3. Fix the Systems
The observation that “every system is perfectly designed to deliver its current performance” seems to be true. Whenever we see marked improvement in patient experience and other quality metrics, we can virtually always identify a systemic improvement. The explanation is never “we put more pressure on individual physicians to do a better job.”
To develop these systemic fixes, health care organizations need to tap the expertise of those on the frontlines of care: both clinicians and non-clinicians. Caregivers experience dysfunction and understand its impact on themselves and patients. They are also best positioned to appreciate the benefits of improvements.
An example of a systemic improvement initiative that enhances clinician well-being and supports their engagement with their organization is the GROSS (Get Rid of Stupid Stuff) program that was started at Hawaii Pacific Health, which invited all employees to help weed out meaningless documentation requirements and other wasted activity. This program was quickly adopted at the Cleveland Clinic and other organizations. One benefit has been the reduction in things that didn’t contribute to better patient care and wasted caregivers’ time, but another has been conveyance of the message that their organizations understand the duress of working in health care today and are committed to improving work processes.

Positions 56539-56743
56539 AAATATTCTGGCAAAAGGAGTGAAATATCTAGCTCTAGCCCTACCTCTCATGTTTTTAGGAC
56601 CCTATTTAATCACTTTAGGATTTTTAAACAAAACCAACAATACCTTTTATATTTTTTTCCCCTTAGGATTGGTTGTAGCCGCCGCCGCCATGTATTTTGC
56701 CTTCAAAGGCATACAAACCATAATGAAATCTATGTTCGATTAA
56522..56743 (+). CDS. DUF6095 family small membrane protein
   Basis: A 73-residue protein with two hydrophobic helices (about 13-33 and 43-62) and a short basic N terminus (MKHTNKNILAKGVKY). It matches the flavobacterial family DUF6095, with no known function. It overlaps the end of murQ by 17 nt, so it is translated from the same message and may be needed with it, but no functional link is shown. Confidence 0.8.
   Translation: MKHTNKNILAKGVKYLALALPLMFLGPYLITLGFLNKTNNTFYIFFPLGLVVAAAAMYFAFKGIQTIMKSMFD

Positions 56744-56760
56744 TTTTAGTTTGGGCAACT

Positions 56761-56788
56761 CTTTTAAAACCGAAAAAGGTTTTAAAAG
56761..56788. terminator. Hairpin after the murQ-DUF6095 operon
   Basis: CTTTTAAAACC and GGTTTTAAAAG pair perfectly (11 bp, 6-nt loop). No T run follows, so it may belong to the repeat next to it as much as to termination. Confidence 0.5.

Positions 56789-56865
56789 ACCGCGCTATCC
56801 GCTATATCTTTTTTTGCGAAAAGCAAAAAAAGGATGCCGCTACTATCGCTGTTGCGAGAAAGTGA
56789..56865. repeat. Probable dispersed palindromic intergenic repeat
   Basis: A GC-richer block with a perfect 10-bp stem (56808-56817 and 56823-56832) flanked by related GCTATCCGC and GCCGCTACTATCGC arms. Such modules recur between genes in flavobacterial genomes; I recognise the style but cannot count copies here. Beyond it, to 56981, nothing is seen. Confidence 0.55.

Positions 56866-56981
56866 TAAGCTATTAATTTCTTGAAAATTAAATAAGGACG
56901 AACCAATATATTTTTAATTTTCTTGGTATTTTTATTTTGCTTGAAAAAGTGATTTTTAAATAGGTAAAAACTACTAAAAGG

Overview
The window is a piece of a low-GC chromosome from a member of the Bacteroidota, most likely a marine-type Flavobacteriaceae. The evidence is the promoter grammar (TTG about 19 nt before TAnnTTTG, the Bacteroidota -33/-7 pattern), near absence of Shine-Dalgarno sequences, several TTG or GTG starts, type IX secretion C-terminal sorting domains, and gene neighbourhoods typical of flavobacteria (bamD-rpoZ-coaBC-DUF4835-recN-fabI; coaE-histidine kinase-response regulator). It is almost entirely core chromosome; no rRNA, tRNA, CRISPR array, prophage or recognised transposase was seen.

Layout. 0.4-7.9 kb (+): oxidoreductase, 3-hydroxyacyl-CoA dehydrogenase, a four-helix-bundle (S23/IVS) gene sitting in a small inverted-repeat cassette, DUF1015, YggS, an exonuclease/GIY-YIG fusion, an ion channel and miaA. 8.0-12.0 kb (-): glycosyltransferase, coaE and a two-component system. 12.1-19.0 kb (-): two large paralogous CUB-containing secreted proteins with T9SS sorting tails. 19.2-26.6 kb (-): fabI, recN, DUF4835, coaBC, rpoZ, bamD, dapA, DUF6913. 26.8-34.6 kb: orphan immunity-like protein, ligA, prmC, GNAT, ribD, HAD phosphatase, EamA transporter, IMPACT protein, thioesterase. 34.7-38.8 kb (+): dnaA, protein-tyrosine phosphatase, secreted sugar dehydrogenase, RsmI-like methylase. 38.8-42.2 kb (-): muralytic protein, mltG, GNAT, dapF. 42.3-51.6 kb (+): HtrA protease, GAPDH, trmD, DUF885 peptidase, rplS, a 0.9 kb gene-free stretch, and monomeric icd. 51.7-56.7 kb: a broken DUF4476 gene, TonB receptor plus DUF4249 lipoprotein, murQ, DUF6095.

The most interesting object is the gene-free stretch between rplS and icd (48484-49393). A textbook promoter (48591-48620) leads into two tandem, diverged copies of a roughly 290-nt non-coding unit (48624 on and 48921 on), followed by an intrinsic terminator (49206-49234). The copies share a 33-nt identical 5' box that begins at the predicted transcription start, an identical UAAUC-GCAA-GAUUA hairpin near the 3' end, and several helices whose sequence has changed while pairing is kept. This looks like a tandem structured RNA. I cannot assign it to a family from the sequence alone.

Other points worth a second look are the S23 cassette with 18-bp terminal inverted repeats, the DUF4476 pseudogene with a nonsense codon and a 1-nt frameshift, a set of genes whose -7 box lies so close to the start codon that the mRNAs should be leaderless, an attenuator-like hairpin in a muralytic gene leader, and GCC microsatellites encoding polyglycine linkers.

So while it may appear we are at a stalemate, with burned out physicians who cannot tolerate additional stress and an experience in health care that is far from perfect for many patients, there is a path forward. First, focus on the positives, including those things highlighted by patient-feedback data, to spread the understanding of what is working. Next, work to create cultures that are committed to the high reliability and the psychological safety needed for improvement. Finally, work relentlessly to improve systems to make the work of patient care a more doable job with more reasonable amounts of stress.